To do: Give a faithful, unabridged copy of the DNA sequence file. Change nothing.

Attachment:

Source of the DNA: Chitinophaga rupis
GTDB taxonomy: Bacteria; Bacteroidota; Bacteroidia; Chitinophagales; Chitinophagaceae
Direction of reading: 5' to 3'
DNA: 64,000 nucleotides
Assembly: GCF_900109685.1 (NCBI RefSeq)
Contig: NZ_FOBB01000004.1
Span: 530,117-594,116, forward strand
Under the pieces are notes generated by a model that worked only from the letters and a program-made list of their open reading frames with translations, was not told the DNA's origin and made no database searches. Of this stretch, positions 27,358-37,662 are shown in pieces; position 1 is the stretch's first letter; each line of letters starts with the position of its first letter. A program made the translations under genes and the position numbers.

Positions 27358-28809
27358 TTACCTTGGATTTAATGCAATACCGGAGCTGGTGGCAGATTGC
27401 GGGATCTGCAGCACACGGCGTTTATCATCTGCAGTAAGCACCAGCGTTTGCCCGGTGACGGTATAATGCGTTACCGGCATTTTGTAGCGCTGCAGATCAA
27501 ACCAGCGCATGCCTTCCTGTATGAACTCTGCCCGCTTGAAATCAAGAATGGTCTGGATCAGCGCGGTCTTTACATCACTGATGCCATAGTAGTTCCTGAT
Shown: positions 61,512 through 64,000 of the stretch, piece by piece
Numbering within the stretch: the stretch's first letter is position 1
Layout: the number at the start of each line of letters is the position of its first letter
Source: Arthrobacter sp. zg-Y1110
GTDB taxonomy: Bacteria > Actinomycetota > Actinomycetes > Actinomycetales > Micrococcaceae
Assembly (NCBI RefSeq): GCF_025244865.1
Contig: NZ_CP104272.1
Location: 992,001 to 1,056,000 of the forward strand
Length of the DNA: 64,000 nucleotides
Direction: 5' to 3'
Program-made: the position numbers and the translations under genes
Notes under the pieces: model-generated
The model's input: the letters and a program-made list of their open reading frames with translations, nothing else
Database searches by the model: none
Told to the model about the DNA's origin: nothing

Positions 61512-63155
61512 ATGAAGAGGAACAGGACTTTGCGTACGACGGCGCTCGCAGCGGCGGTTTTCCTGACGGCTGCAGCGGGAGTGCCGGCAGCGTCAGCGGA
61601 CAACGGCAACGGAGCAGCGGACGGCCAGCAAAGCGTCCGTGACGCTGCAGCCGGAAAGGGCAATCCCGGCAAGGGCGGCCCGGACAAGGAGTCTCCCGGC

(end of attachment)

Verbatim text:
Source of the DNA: Chitinophaga rupis
GTDB taxonomy: Bacteria; Bacteroidota; Bacteroidia; Chitinophagales; Chitinophagaceae
Direction of reading: 5' to 3'
DNA: 64,000 nucleotides
Assembly: GCF_900109685.1 (NCBI RefSeq)
Contig: NZ_FOBB01000004.1
Span: 530,117-594,116, forward strand
Under the pieces are notes generated by a model that worked only from the letters and a program-made list of their open reading frames with translations, was not told the DNA's origin and made no database searches. Of this stretch, positions 27,358-37,662 are shown in pieces; position 1 is the stretch's first letter; each line of letters starts with the position of its first letter. A program made the translations under genes and the position numbers.

Positions 27358-28809
27358 TTACCTTGGATTTAATGCAATACCGGAGCTGGTGGCAGATTGC
27401 GGGATCTGCAGCACACGGCGTTTATCATCTGCAGTAAGCACCAGCGTTTGCCCGGTGACGGTATAATGCGTTACCGGCATTTTGTAGCGCTGCAGATCAA
27501 ACCAGCGCATGCCTTCCTGTATGAACTCTGCCCGCTTGAAATCAAGAATGGTCTGGATCAGCGCGGTCTTTACATCACTGATGCCATAGTAGTTCCTGAT
Shown: positions 61,512 through 64,000 of the stretch, piece by piece
Numbering within the stretch: the stretch's first letter is position 1
Layout: the number at the start of each line of letters is the position of its first letter
Source: Arthrobacter sp. zg-Y1110
GTDB taxonomy: Bacteria > Actinomycetota > Actinomycetes > Actinomycetales > Micrococcaceae
Assembly (NCBI RefSeq): GCF_025244865.1
Contig: NZ_CP104272.1
Location: 992,001 to 1,056,000 of the forward strand
Length of the DNA: 64,000 nucleotides
Direction: 5' to 3'
Program-made: the position numbers and the translations under genes
Notes under the pieces: model-generated
The model's input: the letters and a program-made list of their open reading frames with translations, nothing else
Database searches by the model: none
Told to the model about the DNA's origin: nothing

Positions 61512-63155
61512 ATGAAGAGGAACAGGACTTTGCGTACGACGGCGCTCGCAGCGGCGGTTTTCCTGACGGCTGCAGCGGGAGTGCCGGCAGCGTCAGCGGA
61601 CAACGGCAACGGAGCAGCGGACGGCCAGCAAAGCGTCCGTGACGCTGCAGCCGGAAAGGGCAATCCCGGCAAGGGCGGCCCGGACAAGGAGTCTCCCGGC